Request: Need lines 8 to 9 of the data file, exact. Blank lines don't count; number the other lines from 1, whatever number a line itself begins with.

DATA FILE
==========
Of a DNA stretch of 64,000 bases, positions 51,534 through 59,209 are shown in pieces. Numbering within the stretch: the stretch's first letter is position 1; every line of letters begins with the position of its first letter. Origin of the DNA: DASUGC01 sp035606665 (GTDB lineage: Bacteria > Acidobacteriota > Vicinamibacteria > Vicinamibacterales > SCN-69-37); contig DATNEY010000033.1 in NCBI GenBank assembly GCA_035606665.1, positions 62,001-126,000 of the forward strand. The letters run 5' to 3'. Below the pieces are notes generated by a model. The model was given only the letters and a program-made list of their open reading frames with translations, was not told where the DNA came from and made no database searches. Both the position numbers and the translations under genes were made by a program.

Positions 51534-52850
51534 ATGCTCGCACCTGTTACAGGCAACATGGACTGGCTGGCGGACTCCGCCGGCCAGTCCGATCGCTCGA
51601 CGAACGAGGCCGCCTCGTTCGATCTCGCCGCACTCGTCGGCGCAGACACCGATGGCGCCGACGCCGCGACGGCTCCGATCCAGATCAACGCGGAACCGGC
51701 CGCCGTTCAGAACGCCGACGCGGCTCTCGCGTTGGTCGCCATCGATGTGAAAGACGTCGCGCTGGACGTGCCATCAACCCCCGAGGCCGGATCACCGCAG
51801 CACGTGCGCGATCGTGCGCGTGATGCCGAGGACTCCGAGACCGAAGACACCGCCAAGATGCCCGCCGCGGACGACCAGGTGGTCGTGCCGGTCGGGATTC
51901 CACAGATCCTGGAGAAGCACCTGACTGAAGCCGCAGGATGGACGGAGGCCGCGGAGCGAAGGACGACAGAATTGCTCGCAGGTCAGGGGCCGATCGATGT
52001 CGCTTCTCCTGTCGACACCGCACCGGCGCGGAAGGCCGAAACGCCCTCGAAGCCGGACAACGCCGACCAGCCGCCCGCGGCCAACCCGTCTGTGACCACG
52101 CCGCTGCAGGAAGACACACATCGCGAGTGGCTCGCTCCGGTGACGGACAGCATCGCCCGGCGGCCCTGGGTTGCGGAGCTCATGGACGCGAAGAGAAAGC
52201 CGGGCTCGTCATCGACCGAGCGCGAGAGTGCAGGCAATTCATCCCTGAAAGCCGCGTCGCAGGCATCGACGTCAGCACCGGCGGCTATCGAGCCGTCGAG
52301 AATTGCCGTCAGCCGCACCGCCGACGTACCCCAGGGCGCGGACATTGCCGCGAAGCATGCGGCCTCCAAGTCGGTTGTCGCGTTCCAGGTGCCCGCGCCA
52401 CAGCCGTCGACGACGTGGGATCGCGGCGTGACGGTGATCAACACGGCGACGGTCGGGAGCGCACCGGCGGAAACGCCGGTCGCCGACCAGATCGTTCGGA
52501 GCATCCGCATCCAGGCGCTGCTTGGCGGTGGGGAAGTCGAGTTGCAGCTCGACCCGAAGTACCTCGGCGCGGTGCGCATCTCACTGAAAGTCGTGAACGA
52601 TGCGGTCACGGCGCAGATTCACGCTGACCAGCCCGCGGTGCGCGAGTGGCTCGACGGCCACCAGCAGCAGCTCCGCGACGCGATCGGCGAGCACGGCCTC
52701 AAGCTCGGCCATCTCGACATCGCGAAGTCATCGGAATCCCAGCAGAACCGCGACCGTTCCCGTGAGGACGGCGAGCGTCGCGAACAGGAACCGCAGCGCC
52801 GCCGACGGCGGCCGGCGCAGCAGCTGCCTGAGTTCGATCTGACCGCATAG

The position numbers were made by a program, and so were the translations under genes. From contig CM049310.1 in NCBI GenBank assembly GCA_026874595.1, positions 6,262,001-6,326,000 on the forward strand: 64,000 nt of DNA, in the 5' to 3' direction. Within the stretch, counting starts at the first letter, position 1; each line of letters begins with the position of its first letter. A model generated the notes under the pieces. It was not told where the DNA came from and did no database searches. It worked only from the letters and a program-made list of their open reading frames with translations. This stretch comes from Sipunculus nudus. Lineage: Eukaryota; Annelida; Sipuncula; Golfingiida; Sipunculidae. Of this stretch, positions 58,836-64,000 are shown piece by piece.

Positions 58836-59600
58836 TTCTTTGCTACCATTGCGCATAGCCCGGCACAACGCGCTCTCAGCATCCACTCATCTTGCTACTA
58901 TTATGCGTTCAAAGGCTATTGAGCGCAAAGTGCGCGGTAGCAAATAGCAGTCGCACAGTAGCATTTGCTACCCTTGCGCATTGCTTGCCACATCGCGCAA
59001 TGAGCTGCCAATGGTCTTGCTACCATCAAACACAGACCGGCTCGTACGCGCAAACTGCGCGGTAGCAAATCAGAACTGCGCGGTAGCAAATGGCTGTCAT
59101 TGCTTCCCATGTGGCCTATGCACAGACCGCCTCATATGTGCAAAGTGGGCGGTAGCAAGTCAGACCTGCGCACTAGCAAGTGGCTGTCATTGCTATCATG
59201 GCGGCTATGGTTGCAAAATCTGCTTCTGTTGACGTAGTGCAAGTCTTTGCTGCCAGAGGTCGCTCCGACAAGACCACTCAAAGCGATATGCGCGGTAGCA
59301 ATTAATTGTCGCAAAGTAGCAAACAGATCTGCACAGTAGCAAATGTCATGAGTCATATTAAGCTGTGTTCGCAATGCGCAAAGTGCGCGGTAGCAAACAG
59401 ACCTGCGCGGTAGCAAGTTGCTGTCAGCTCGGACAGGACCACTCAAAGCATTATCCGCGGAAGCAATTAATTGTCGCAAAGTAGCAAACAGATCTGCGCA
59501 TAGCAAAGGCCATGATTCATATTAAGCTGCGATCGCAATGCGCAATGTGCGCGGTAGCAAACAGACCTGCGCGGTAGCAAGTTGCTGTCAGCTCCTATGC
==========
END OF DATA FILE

52001 CGCTTCTCCTGTCGACACCGCACCGGCGCGGAAGGCCGAAACGCCCTCGAAGCCGGACAACGCCGACCAGCCGCCCGCGGCCAACCCGTCTGTGACCACG
52101 CCGCTGCAGGAAGACACACATCGCGAGTGGCTCGCTCCGGTGACGGACAGCATCGCCCGGCGGCCCTGGGTTGCGGAGCTCATGGACGCGAAGAGAAAGC